In his latest “From the Chapel” blog post, OSV publisher Scott Richert writes, “Our family…
From the Chapel — April 24: Of life and death, and accordions
“From the Chapel” is a series of short, daily reflections on life and faith in a time of uncertainty. As people across the world cope with the effects of the coronavirus — including the social isolation necessary to combat its spread — these reflections remind us of the hope that lies at the heart of the Gospel.
Today is Msgr. Owen Campion’s 80th birthday. Back in the world that was, OSV’s chaplain and former associate publisher intended to be in Rome today. In the world that is and for some time shall be, he’s spending today, like every other day over the past five weeks, at home.
He did venture outside this morning, though, when a doughty band of OSV employees came by to sing him “Happy Birthday” — observing all appropriate social-distancing measures, of course. Accompanied by a three-quarter sized accordion wielded by Tim Johnson, associate editor of The Priest and The Deacon and, earlier in life, accordionist for the German Club at Bishop Luers High School, we sang the song in what seemed like record time. Part of the perceived brevity may be because of a silly tradition in our family (we try to stretch “Happy Birthday” out until all of the candles have melted into puddles of wax on the birthday cake), but most, I think, was because we didn’t want the moment to end. As I mentioned yesterday, we are social creatures, and as Catholics, grace completes nature. Being face to face again, it was hard to walk away.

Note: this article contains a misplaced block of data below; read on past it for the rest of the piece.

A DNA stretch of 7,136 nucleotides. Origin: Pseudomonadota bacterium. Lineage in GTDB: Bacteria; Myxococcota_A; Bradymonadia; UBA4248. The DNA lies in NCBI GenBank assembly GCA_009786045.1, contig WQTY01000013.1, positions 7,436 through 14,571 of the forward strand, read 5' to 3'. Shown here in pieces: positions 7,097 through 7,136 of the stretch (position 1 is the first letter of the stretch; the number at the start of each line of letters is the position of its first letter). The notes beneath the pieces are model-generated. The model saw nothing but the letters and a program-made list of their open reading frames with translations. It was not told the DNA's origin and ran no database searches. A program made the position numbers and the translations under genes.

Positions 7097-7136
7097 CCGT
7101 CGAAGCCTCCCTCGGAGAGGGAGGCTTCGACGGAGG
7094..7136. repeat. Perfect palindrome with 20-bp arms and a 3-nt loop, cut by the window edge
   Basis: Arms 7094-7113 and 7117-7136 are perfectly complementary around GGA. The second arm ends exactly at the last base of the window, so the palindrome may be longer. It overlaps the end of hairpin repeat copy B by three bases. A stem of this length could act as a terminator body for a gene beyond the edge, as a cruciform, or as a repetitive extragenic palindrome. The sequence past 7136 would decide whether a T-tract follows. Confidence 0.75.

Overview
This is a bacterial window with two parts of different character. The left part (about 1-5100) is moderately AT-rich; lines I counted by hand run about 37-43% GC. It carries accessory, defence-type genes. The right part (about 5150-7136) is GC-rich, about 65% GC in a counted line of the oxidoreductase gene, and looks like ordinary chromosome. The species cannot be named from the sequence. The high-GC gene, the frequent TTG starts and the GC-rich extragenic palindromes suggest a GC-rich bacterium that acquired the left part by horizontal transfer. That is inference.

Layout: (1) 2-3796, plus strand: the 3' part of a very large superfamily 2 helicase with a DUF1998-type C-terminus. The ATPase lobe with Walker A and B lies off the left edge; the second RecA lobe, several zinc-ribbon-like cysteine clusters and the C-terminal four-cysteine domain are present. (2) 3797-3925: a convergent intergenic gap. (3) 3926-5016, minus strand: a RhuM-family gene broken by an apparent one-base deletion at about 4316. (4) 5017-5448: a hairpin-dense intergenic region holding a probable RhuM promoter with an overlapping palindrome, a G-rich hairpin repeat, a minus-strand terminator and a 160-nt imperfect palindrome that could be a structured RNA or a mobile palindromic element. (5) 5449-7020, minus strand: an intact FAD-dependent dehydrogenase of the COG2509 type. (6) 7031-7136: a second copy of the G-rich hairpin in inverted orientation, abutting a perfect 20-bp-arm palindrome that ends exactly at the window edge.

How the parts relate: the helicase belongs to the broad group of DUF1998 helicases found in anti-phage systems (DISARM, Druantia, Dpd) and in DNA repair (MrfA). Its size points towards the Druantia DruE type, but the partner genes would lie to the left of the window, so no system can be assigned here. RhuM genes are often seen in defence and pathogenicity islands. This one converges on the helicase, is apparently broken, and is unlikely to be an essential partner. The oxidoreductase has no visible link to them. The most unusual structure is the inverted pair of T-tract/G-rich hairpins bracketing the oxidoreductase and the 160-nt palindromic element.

A little later in the day, as I finished up my run, I was listening to a tech podcast. One of the hosts recently lost his mother, and he described his experience of being unable, as she grew sicker and sicker, to go visit her, for fear of inadvertently exposing her and his father to the coronavirus, or anything else he might be carrying. His mother and father decided to wait longer than they normally would have to go to the hospital to have her examined and treated. Whether that delay contributed to her death isn’t clear, but the host felt tremendous guilt for being unable to be with her in her last days and hours.
There are going to be many more stories like this before this pandemic subsides. But there will be more stories as well of friends and family gathering in the street to serenade their loved ones on their birthdays, and planning parties for when they can all get together again. And the memories that we make now will remain with us for years.
As Monsignor said more than once during our brief time together (yet apart) today, “This is better than it would have been if we were in the office.” More and more, we’re learning to cherish these brief moments, these pauses from the hustle and bustle of “normal” life, the exchange of pleasantries and birthday wishes.
Who knows? A little bit longer, and we might even come to appreciate the accordion again.
Scott P. Richert is publisher for OSV.